On the surface, Barack Obama’s recent Japan visit struck all the right chords for Tokyo. For the first time ever, an American president stated that the U.S.-Japan security treaty extends to the Senkaku/Diaoyu islands dispute, the most combustible geopolitical conflict between Japan and China. And Obama and Japanese Prime Minister Shinzo Abe announced a “key milestone” for negotiations on the Trans-Pacific Partnership (TPP), the trade deal that encompasses 12 countries and more than 40 percent of the world’s economic output.
At the Munich Security Conference last month, Chinese Vice Foreign Minister Fu Ying said the China-Japan relationship is “at its worst.” But that’s not the most colorful statement explaining, and contributing to, China-Japan tensions of late.
When China announced its decision to claim a wider air zone that encompassed the disputed Senkaku/Diaoyu Island territories, the East China Sea erupted into conflict reminiscent of the Cold War era. In response, the United States and Japan declared the zone illegitimate and flew military aircraft through it, while China deployed fighter jets to identify them.
In 2008, before the financial crisis had even reached its nadir, Rahm Emanuel famously said: “You never want a serious crisis to go to waste.” Emanuel’s quote became the conventional wisdom for crisis management, even if the idea is age-old: John F. Kennedy Jr. famously pointed out that the Chinese word for “crisis” is composed of two characters, one for “danger” and one for “opportunity.
The G-20 is no happy family. Comprised of 19 countries and the European Union, once the urgency of the financial crisis waned, so too did the level of collaboration among members. Unlike the cozier G-7 — filled with likeminded nations — the G-20 is a better representation of the true global balance of power … and the tensions therein. So where are the deepest fault lines in the G-20?
Entering 2012, we were staring at a host of critical elections and transitions in countries that represent about half the world’s gross domestic product. You would think those elections and political handovers would have been some of the most important events of 2012. Yet they were largely red herrings.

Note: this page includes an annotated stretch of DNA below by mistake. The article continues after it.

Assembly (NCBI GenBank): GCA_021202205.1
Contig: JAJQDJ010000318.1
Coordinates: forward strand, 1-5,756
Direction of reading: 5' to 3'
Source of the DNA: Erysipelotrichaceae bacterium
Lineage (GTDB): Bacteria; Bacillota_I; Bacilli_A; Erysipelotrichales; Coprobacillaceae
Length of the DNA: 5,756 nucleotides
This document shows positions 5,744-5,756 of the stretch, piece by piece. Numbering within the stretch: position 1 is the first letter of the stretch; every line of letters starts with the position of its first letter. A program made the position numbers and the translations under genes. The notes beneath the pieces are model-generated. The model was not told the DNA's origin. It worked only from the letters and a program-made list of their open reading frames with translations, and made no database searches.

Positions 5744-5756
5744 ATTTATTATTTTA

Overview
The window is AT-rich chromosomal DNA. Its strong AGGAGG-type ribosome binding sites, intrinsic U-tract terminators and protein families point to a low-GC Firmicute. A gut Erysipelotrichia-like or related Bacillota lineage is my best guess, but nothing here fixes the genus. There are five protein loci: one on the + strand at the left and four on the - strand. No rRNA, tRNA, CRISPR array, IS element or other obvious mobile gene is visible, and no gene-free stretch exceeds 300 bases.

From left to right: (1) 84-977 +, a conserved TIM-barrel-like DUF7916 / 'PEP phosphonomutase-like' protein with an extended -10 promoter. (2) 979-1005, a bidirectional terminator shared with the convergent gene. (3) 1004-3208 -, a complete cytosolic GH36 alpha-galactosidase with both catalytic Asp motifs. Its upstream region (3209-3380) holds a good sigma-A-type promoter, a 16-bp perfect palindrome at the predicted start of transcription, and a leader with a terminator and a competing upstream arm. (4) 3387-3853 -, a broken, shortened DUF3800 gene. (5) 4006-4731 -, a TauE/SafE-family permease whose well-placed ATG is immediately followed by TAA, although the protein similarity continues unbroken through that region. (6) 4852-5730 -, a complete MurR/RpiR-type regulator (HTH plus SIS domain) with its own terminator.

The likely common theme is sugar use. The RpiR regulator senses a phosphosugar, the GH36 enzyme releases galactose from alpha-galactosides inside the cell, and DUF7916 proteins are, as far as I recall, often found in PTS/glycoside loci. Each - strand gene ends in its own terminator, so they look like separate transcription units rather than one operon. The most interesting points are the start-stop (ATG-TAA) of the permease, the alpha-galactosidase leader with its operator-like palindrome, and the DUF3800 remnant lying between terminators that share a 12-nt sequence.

If you watched the third presidential debate this week, you got the sense that in the U.S.-China relationship, there are only good guys and bad guys, and all the bad guys are in China. The Americans are the valiant defenders of well-paying jobs; the Chinese are the ones who make tires so cheap it hurts the Americans. The Americans have a currency so free it’s the envy of the world; China’s is so manipulated it stunts competition the world over. But the squabbling isn’t limited to what you heard at the debate or just the two governments. It’s also happening between governments and private companies.
Almost a year on from a devastating earthquake and tsunami that left the Fukushima nuclear catastrophe in its wake, it’s fair to say Japan has experienced a crisis unlike any other since the 1945 bombings of Hiroshima and Nagasaki that ended World War Two.
By Ian Bremmer
The opinions expressed are his own.
Though I’ve already written about the recent Munk debate in Toronto elsewhere, it’s worth taking some space to expand on my position, and why the U.S. truly is not going to experience a Japan-style lost decade of economic stagnation.